Gastrointestinal Effects: nausea (1.7%), vomiting (0.9%), abdominal pain (0.4%), anorexia (0.4%) and diarrhea.
Cardiovascular Effects: Ventricular arrhythmias including ventricular tachycardia, ventricular fibrillation, or ventricular ectopy have been reported in patients receiving amrinone. Supraventricular arrhythmia including tachycardia, flutter and bradycardia have also been described, as well as hypotension.
Hepatotoxicity: liver enzymes elevation (0.2%) (see Warnings).
Other: Additional adverse reactions observed in i.v. amrinone clinical studies include fever (0.9%), chest pain (0.2%), and burning at site of injection (0.2%). Rarely headache, chills, hematuria, pneumothorax, yellowing of the nails, burning and cutaneous necrosis at the injection site, anemia and leukocytosis have also been reported.
Hypersensitivity: There have been reports of several apparent hypersensitivity reactions in patients treated with oral amrinone for about two weeks. The oral formulation is not marketed. Signs and symptoms were variable but included pericarditis, pleuritis, interstitial pneumonitis and ascites (1 case), myositis with interstitial shadowing on chest x-ray and elevated sedimentation rate (1 case) and vasculitis with nodular pulmonary densities, hypoxemia, and jaundice (1 case). The first patient died, not necessarily of the possible reaction, while the last two resolved with discontinuation of therapy. None of the cases were rechallenged so that attribution to amrinone is not certain, but possible hypersensitivity reactions should be considered in any patient maintained for a prolonged period on amrinone.
Renal Function Tests: Abnormalities of renal function tests and isolated cases of renal failure have been reported. The contribution of the underlying heart failure to these abnormalities is not clear.
Symptoms And Treatment Of Overdose: Symptoms and Treatment: Because of its vasodilatory and inotropic effect, amrinone injection in excessive doses may produce hypotension and/or arrhythmia. If hypotension or arrhythmia does occur, amrinone administration should be reduced or stopped. No antidote is known, but general measures for circulatory support should be taken.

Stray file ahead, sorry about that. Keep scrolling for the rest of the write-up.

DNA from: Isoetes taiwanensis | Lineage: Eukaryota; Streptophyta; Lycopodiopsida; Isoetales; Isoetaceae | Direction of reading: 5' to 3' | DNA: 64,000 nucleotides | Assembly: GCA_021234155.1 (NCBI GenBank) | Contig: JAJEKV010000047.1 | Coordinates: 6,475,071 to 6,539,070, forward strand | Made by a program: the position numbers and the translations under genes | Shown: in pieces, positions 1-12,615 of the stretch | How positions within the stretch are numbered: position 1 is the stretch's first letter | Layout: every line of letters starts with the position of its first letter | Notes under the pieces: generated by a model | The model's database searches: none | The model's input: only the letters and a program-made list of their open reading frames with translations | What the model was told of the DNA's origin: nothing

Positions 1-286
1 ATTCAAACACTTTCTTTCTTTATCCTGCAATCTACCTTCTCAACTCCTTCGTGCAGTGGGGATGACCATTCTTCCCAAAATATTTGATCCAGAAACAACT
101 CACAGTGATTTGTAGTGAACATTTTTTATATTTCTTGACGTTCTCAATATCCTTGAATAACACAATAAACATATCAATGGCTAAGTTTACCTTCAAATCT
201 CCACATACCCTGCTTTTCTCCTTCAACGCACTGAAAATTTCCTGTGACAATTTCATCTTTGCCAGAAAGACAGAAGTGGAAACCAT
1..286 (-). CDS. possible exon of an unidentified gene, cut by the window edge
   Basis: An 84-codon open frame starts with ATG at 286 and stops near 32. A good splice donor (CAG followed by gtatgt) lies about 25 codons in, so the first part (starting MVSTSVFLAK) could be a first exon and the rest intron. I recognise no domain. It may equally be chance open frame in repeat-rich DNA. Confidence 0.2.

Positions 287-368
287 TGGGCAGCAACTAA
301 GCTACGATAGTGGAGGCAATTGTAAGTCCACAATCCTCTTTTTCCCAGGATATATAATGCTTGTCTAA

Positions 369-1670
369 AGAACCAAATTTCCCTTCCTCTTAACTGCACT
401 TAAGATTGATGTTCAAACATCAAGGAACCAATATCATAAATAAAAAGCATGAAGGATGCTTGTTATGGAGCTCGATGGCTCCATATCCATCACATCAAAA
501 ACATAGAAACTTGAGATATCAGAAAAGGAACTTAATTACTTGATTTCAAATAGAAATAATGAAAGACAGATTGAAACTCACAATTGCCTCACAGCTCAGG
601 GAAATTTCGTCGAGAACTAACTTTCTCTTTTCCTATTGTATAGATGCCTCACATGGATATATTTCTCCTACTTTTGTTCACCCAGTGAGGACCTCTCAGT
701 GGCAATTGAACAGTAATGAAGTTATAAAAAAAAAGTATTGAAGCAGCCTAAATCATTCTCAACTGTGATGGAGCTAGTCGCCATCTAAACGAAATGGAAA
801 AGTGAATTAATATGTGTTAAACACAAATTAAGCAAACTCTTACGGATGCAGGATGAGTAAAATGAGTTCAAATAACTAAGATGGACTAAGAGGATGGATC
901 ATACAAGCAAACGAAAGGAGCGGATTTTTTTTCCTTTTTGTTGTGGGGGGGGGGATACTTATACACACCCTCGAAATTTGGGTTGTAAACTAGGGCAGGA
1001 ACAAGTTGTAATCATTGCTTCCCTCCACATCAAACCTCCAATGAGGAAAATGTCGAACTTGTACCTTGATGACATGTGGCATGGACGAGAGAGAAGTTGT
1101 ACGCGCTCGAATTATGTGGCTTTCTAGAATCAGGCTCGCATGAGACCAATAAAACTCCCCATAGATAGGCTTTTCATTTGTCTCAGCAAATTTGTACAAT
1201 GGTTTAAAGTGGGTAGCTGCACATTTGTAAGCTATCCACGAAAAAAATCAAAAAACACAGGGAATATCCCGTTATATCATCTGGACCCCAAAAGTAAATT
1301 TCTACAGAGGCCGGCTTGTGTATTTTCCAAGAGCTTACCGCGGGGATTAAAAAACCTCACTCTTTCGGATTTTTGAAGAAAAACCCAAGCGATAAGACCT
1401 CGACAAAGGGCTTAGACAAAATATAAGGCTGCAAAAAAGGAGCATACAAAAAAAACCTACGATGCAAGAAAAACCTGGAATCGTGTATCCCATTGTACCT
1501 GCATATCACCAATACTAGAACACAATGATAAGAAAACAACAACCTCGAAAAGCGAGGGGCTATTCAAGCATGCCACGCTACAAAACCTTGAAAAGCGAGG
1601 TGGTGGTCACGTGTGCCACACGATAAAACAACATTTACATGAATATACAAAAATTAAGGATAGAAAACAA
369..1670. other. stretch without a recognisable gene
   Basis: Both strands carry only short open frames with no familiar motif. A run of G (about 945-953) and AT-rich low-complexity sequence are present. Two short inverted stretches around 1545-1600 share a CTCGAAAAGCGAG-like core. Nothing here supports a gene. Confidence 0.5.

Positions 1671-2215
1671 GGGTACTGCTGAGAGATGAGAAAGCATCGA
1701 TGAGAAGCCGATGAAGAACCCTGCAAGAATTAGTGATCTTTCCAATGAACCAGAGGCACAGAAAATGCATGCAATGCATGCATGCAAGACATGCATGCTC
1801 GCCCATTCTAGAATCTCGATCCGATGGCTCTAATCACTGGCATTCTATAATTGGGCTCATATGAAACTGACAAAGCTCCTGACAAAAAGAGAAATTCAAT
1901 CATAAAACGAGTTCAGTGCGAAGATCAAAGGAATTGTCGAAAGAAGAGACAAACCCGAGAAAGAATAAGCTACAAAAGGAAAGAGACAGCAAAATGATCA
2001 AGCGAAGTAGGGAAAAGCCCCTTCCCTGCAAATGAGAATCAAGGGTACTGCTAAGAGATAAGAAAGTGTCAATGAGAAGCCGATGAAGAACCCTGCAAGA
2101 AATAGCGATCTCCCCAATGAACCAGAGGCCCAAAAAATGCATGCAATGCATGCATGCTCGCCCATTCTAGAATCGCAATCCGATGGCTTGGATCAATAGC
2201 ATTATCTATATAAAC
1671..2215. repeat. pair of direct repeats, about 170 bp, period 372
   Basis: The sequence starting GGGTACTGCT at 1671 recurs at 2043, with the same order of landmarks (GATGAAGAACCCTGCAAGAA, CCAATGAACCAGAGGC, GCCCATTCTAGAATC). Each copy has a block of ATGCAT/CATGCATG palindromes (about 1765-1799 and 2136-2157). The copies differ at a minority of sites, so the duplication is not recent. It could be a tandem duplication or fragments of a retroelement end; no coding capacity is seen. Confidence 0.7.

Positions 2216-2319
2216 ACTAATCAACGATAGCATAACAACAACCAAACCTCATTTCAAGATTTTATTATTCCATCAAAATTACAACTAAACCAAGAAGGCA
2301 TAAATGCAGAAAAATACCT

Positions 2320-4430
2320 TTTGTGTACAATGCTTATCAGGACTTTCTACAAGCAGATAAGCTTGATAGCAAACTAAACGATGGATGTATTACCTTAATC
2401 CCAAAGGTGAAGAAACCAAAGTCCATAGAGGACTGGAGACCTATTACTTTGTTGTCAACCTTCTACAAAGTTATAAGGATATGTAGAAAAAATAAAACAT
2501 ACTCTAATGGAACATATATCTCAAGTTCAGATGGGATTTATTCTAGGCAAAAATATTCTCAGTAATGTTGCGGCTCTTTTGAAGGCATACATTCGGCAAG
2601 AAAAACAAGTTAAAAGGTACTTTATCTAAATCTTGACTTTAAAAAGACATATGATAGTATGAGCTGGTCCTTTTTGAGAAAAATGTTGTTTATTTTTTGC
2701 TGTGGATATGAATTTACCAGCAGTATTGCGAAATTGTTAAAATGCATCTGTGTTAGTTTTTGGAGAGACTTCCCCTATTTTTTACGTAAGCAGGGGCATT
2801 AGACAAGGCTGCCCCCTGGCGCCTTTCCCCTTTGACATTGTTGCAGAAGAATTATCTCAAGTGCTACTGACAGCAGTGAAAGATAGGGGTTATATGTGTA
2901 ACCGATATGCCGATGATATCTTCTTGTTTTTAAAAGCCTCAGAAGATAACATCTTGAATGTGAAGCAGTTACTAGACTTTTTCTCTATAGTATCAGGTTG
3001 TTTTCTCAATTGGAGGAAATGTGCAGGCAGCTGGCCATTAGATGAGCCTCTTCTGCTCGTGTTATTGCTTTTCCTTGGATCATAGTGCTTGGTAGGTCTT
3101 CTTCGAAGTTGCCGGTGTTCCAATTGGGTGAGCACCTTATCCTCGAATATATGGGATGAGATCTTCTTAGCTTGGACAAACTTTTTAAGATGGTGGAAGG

It is suggested dialysis be considered when clinically necessary.
A death has been reported with a massive accidental overdose of amrinone (840 mg over 3 hours by initial bolus and infusion), although causal relation is uncertain. Diligence should be exercised during product preparation and administration.
Dosage And Administration: Adequate facilities and personnel must be available for monitoring the cardiac and circulatory response.
Monitoring central venous pressure (CVP) may be valuable in the assessment of hypotension and fluid balance management. Prior correction or adjustment of fluid/electrolytes may be necessary to obtain satisfactory response.
Inspect ampuls visually and do not use if evidence of particulate matter or discoloration.
Protect amrinone ampuls from prolonged exposure to light. Ampul packaging is light resistant for protection during storage in original containers. Store at room temperature.
Administer i.v. as supplied or dilute in normal (0.9%), or half normal saline solution to a concentration of 1 to 3 mg/mL. Use diluted solutions within 24 hours.
A chemical interaction occurs slowly when the i.v. solution of amrinone is mixed directly with glucose (dextrose) solutions. Solutions of amrinone must not be diluted with glucose solutions prior to injection. However, amrinone may be injected into running glucose infusions through a Y-connector or directly into the tubing.
A chemical interaction occurs immediately, which is evidenced by the formation of a precipitate when furosemide is injected into an i.v. line of an amrinone infusion. Therefore, furosemide should not be administered in i.v. lines containing amrinone.
Initiate therapy with a 0.75 mg/kg loading dose given slowly over 2 to 3 minutes. Continue therapy with maintenance infusion of 5 to 10 µg/kg/minute. Based on clinical response, an additional loading dose of 0.75 mg/kg may be given 30 minutes after the initiation of therapy. Maintain infusion at approximately 5 to 10 µg/kg/minute such that the total daily dose (including loading doses) does not exceed 10 mg/kg. In a limited number of patients a dosage regimen up to 18 mg/kg/day was used. However be cautioned about the possibility of increased incidence of adverse reactions with a dosage higher than 10 mg/kg/day. The rate of administration should be adjusted according to the patient’s response. Reduce or titrate the infusion downward based on clinical responsiveness or occurrence of untoward effects. In most patients amrinone was administered up to 24 hours. Its administration is not recommended for a period over 24 hours unless the potential benefit clearly exceeds the risk of longer therapy.
Table I is provided as an example of applicable dosages and flow-rates when using a specific dilution (2.5 mg amrinone/mL) of the original (5 mg/mL) ampuls.
SuppliedSupplied: Each mL of clear, yellow solution contains: amrinone 5 mg as amrinone lactate. Nonmedicinal ingredients: sodium metabisulfite and water for injection. pH adjusted to 3.2 to 4.0 with lactic acid or sodium hydroxide. The total concentration of lactic acid can vary between 5.0 mg/mL and 7.5 mg/mL. Gluten-, lactose- and tartrazine-free. Ampuls of 20 mL, boxes of 5.
Protect from prolonged exposure to light. Ampul packaging is light resistant for protection during storage in original containers. Store at room temperature.
INOCOR® Sanofi Amrinone Lactate Inotrope – Vasodilator